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Not in Your Stars

Astronomy is science; astrology is superstition, mythology, and pseudoscience. Depending on how surveys ask the question, anywhere from 22 percent to 73 percent of people believe astrology is valid. Horoscopes still appear regularly in newspapers. Over 90 percent of adults know their zodiac sign. It never occurs to some people to question whether horoscopes are valid, and if they do think to ask the question, they may not have the necessary critical thinking skills to find the answer.

Kimberly Blaker has written a delightful new book, Horoscopes: Reality or Trickery?, that encourages readers to ask those questions and gives them the tools to find the answers for themselves. It is aimed at children age 9-13 but is also suitable for adults. It is short, entertaining, easy to read, and is illustrated with cartoons. She begins with her own horoscope and shows how the description seemed to fit her perfectly. Then she asks if there is a scientific explanation for why it seemed so true.

She covers the 5000-year history of astrology, how it was originally used as a guide for when to plant crops and as a source of omens to guide the state, and how zodiac signs and horoscopes were a later development. She goes over the evidence for astrology and shows how it is flawed, based on unreliable testimonials and flawed reasoning. She says, “Scientific studies make it possible to examine a claim and determine its validity.” And then she goes over all the scientific studies that have shown no correlation between astrological bodies and personalities or life events. She points out that the position of the Sun shifts over time and is now off by one whole zodiac sign, and astrologers have not made any adjustments.

She reviews the psychology of how people are misled into thinking their horoscope is accurate for them. In one study, 94 percent of people recognized themselves in the horoscope of a serial killer! People remember the hits and forget the misses, they like to read things that make them feel good about themselves, they are looking for something to help them make decisions, and they react to a self-fulfilling prophecy by changing their behavior so that the prediction comes true.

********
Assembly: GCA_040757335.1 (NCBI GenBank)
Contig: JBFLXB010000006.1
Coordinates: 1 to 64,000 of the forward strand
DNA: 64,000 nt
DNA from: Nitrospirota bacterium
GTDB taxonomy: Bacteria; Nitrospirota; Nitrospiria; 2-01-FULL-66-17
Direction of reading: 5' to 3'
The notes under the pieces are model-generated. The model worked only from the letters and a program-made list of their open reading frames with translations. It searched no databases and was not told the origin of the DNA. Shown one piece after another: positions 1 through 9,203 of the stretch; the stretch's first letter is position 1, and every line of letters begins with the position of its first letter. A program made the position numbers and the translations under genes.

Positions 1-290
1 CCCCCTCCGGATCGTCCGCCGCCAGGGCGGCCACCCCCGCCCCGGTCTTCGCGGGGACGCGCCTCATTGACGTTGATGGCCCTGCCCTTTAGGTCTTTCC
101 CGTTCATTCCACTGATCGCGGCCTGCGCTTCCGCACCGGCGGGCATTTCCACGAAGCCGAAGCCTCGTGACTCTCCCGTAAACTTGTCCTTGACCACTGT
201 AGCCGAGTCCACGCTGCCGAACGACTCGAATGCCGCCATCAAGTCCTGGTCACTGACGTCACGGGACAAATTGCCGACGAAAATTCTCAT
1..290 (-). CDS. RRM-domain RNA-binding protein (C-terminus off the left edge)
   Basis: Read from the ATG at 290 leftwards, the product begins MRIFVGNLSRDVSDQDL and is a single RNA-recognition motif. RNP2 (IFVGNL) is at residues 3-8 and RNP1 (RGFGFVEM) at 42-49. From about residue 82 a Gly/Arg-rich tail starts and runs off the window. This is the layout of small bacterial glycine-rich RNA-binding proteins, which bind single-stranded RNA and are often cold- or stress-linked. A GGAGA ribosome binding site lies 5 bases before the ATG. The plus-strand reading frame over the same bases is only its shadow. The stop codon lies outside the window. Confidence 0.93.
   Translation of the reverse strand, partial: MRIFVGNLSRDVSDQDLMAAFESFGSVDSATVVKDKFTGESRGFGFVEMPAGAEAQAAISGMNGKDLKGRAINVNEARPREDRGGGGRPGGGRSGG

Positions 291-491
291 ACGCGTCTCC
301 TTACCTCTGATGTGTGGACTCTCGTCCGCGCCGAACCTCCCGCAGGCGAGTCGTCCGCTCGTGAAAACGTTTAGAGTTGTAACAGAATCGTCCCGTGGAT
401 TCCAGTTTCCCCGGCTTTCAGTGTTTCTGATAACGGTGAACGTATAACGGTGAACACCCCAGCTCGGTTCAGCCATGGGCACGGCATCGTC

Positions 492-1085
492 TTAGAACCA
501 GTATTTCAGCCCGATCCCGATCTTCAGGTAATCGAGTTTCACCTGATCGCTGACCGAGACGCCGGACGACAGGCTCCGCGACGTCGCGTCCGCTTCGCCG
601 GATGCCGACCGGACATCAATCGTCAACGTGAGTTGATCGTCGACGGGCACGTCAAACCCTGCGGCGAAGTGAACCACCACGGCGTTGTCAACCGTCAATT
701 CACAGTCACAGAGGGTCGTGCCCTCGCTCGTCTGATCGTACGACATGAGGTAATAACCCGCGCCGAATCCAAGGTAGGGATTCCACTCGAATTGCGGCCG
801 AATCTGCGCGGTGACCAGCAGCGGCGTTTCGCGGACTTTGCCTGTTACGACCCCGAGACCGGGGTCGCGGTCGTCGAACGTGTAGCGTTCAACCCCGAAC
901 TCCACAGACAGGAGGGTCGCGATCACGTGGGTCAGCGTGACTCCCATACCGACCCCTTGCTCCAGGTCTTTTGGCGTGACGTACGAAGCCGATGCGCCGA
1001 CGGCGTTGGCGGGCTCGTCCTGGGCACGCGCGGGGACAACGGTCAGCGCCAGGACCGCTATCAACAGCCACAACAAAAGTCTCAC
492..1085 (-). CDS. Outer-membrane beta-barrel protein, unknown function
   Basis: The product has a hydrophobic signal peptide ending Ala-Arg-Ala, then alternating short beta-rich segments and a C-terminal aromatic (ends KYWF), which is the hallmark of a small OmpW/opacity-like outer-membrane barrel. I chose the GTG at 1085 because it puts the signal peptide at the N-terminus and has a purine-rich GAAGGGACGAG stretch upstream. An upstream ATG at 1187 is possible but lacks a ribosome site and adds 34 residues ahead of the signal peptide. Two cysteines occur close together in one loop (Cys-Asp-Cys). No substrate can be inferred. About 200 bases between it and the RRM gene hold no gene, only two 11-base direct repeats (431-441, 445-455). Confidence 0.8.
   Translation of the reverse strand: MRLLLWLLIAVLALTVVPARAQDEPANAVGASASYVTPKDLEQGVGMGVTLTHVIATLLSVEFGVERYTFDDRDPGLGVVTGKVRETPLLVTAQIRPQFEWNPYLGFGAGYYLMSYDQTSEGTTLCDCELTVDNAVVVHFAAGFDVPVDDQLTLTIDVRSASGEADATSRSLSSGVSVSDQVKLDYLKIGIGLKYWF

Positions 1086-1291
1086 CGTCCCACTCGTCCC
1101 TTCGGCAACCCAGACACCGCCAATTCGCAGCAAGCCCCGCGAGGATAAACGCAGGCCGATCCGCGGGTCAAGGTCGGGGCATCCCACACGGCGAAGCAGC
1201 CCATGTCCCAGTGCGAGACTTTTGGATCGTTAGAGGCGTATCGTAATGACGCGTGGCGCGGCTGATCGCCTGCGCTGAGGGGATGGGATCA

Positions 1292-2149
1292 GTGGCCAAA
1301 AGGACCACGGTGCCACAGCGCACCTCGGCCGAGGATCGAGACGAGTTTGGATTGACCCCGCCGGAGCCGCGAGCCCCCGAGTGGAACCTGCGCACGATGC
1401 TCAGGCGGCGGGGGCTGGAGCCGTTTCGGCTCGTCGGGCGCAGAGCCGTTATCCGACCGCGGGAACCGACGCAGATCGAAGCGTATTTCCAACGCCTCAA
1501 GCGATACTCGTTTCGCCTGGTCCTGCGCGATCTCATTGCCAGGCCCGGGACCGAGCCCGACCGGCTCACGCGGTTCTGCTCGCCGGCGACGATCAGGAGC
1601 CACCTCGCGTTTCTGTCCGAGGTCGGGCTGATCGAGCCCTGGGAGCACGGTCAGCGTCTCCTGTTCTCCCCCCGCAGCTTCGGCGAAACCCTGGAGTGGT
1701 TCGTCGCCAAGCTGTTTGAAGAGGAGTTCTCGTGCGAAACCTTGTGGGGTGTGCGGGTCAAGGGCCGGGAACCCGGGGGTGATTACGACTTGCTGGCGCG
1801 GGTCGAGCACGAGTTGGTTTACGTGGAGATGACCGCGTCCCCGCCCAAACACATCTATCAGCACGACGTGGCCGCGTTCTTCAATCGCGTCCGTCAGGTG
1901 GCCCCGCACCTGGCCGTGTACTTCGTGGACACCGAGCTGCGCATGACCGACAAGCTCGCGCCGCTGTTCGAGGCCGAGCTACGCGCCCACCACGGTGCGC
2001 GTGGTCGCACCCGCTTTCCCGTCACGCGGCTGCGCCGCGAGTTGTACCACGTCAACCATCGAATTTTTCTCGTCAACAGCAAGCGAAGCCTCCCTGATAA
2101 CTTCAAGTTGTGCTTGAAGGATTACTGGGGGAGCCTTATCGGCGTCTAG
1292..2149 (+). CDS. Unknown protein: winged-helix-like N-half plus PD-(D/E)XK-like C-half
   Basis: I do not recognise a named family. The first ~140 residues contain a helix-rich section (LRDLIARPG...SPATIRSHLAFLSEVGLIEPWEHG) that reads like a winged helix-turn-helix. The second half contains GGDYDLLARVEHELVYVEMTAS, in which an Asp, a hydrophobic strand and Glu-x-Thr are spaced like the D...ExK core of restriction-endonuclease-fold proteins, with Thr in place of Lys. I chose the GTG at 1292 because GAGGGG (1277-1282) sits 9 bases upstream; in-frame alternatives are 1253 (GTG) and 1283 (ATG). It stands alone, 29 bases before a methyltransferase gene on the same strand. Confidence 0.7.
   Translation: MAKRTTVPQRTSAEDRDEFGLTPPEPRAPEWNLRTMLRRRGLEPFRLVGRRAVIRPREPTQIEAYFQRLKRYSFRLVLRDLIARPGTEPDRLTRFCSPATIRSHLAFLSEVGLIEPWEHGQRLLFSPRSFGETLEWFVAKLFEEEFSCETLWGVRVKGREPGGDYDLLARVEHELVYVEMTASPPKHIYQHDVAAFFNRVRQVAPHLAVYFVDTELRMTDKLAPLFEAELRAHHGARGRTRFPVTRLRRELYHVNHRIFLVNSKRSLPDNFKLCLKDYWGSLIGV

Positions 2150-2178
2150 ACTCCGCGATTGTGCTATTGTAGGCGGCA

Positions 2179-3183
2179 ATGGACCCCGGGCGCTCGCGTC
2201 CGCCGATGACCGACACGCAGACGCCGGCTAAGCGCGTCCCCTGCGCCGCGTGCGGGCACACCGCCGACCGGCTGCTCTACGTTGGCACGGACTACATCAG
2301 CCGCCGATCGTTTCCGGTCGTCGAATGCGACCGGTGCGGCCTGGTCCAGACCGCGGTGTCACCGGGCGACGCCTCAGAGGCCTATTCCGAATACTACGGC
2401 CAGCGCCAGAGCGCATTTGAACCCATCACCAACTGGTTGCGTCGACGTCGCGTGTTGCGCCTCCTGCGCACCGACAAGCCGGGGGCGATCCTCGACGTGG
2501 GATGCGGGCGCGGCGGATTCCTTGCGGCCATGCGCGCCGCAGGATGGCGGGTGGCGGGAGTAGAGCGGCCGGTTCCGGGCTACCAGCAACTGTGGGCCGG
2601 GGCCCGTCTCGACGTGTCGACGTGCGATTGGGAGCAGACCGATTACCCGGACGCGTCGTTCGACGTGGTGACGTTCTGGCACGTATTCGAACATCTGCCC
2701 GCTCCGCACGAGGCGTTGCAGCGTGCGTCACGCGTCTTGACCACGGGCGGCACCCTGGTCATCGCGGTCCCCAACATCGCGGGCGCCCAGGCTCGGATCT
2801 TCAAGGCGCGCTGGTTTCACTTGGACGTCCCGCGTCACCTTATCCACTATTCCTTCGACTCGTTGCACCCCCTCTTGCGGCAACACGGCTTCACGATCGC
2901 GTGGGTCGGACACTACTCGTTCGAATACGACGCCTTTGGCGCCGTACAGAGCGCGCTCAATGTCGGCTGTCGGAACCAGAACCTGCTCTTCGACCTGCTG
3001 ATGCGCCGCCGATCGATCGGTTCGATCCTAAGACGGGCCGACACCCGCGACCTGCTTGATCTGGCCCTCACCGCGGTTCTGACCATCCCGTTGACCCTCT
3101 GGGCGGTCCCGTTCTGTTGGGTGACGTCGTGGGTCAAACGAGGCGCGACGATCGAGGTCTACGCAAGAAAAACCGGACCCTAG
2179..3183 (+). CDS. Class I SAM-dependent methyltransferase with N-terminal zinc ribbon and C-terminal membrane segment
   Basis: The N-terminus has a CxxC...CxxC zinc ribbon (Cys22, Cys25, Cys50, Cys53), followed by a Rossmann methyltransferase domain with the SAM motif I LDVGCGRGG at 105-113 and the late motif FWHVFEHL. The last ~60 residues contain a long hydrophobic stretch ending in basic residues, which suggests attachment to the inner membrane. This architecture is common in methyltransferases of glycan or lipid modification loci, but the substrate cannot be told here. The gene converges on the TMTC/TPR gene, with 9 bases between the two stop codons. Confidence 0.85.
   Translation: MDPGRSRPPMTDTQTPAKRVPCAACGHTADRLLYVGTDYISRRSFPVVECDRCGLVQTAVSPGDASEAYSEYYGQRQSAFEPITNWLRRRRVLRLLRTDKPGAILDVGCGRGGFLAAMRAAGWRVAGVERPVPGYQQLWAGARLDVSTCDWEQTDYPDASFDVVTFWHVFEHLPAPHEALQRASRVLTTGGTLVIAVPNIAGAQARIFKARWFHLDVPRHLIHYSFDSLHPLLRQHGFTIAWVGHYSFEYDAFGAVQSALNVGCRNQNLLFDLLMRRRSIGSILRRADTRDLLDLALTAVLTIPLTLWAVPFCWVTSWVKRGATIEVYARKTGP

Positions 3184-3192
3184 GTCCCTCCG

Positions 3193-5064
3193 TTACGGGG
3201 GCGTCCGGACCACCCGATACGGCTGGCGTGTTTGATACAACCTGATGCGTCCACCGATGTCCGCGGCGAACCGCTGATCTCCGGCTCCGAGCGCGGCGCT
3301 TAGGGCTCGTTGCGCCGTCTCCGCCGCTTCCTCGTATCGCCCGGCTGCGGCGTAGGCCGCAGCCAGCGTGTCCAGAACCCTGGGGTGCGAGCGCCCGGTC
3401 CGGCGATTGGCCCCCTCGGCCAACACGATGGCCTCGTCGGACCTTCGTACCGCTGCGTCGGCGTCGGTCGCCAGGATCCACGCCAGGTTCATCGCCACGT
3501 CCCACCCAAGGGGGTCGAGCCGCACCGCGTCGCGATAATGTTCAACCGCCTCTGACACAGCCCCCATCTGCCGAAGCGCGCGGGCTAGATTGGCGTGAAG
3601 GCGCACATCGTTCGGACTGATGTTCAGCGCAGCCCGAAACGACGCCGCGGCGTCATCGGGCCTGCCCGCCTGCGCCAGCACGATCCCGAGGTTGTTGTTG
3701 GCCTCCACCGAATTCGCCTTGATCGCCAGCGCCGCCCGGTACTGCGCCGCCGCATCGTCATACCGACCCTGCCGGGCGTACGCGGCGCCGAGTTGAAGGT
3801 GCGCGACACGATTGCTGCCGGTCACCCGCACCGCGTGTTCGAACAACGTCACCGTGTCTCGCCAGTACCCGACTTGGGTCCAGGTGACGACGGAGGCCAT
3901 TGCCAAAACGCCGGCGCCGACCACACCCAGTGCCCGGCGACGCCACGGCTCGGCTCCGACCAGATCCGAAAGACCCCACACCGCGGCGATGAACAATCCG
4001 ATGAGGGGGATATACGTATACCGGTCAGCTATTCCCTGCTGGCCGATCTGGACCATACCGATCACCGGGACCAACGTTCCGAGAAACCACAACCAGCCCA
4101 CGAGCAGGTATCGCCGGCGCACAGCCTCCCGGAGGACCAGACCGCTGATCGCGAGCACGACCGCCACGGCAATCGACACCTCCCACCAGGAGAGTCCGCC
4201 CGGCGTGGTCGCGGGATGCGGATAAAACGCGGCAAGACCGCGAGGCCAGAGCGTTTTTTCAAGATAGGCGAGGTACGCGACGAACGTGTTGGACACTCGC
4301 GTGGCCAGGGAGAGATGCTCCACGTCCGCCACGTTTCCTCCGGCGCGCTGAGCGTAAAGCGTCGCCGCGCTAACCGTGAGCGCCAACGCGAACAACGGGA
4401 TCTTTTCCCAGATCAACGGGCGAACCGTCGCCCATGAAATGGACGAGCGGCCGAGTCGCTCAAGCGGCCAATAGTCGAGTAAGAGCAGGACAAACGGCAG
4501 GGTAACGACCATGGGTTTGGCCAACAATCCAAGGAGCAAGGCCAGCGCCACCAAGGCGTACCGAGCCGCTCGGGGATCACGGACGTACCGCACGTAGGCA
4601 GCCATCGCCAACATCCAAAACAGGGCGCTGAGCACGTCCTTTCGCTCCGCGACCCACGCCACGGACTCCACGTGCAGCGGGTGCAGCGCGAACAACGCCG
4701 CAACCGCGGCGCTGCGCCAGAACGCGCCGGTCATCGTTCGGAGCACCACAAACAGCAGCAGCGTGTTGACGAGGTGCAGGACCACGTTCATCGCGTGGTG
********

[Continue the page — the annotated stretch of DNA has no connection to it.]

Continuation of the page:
She asks if there is any harm in believing in astrology and shows that yes, it can be harmful. It can waste money and can lead to poor decisions and illogical thinking.

Horoscopes: Reality or Trickery? (book cover)

Order the book for a child you know! Recommended for ages 9–13 (but also suitable for adults).

In a final chapter, she encourages readers to try a series of fun, informative activities to examine astrology for themselves. They can compare horoscopes from different sources to look for contradictions. They can follow their own horoscopes and tally how many predictions came true versus those that didn’t (“You’re prone to accidents today.” “You’ll get a big surprise.”). They can show a single horoscope to lots of people and tally how many agree that it describes them well. If astrology is valid, only one in 12 should agree, but most horoscopes are so vague that most people can see themselves in them.

Blaker provides a good explanation of how we know astrology doesn’t work and why some people still believe it does. In the process, she teaches valuable lessons in critical thinking. This book is the first in a planned series of Sleuthing for Explanations books from Grove Press. I look forward to seeing more in the series. In this age of fake news, it is vital that we teach critical thinking skills to our children at an early age, and books like this are a perfect way to get the job done.